Medication errors continue being a major cause forconcern among the nursing profession. While many efforts have been put forth toeradicate this preventable cause of patient harm, the incidence of medicationerrors still continues to climb. According to an article in American NurseToday (2015), “medication errors account for more than seven thousand deathsannually and each error cost anywhere from $2,000 to $8,750 dollars” (Anderson, & Townsend, p.18). This statistic is alarming and does not even consider the medicationerrors that go unreported. Doctors, nurses and pharmacist play a vital role in catchingand preventing these errors.
Along with research, I was able to have a face toface interview with Ademola Adekunle, PharmD, a pharmacist at Texas Health Resourcesin regard to preventing medication errors, our policy on reporting errors, andmethods to promote reporting. Preventing Medication ErrorsMultiple factors contribute to the cause of medication errors.Errors can occur at any stage of medication management, ranging fromprescription, preparation, and administration. For this reason, it is essential that everyoneinvolved in the medication cycle be aware of prevention methods used to reducethe occurrence of error. One critical tool in preventing medication errors, is usingthe five rights to medication administration and barcode scanning. These toolshelp make sure the right medication at the right time is going to the rightpatient. Ademola explained the benefits to computer ordering versus handwrittenorders. “Being able to obtain orders through the computer has help tremendouslyin reducing errors due to handwriting that is difficult to read” (Adekunle,personal communication, January 15, 2018).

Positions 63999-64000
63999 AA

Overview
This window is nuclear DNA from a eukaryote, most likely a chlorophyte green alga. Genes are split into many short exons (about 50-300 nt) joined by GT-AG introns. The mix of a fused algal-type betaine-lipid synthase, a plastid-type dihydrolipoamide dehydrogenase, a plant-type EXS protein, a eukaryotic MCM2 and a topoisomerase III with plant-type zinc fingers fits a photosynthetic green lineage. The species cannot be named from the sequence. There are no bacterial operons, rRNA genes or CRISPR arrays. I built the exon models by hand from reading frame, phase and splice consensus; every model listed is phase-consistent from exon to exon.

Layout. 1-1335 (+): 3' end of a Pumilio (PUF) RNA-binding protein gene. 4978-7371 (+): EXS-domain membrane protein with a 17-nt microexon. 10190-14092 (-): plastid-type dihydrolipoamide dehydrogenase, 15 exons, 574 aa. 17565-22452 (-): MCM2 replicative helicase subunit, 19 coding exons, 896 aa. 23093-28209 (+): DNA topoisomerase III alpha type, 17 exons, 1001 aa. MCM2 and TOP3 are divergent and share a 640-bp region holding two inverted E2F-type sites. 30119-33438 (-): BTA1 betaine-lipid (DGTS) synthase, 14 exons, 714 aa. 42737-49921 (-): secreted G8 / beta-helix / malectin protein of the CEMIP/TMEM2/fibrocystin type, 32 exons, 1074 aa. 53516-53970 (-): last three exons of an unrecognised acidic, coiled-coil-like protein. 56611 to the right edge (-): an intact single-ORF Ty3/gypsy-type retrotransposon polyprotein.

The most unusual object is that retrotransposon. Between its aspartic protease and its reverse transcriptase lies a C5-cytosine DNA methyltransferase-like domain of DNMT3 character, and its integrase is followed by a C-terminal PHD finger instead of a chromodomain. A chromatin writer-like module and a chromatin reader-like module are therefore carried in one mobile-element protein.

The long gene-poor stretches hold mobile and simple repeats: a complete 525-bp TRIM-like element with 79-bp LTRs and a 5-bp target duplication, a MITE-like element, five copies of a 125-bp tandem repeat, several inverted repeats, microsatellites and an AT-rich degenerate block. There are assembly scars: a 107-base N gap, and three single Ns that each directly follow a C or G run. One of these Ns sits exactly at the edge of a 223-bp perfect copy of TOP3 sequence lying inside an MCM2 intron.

According to a study held by Kumas,Madhwar, Pathak, & Saiki (2016), transcription related errors were 72.4 permonth and drastically dropped to 2.2 per month after applying the ComputerizedPhysician Order Entry (CPOE) tool (p. 1003).
Finally, Ademola and I talkedabout the significance of correctly labeling look alike medications to helpavoid confusion. MedicationError ReportingMostfacilities have a policy in regard to reporting medication errors. By reportingthese errors, mistakes can be explored and prevented in the future. Accordingto the World Health Organization (2014), “Although each event is unique, there are likely to be similaritiesand patterns in sources of risk which may otherwise go unnoticed if incidentsare not reported and analyzed” (p. 7).
The facility that I work for uses theReliability Learning Tool (RLT) in the case of reporting medication errors. TheRLT is an online detailed form describing the medication error. The form rangesfrom information on the nurse, patient, medication involved, equipmentinvolved, others present, and more. The tool has been proven to be very effectivewhen used.
Methodsto Encourage Reporting Medication Errors It is imperative that nurses are knowledgeable about theimportance of reporting both potential and actual medication errors. Reportingmedication errors was unintended to punish the error maker, but to help recognizemistakes and find ways to prevent future errors. “In order to increasereporting, it is essential nurses are supported during the reporting process” (Kavanagh, 2017, p. 162).
Ademolastated, “I feel like many staff do not use the RLT in fear of getting introuble for making the error and also because they are unaware of the purposeof the tool” (Adekunle, personal communication, January 15, 2018). Assistingstaff with more education on using the RLT and the purpose will help increasereporting. ConclusionInconclusion, it is vital that medication errors are identified and interventionsset in place to improve patient safety.
By using the Reliability Learning Toolto report medication errors, safety teams can identify was to improve andprevent future errors. Anyone involved in the management of a patient’smedication should use the various tools presented to help reduce error andimprove patient safety.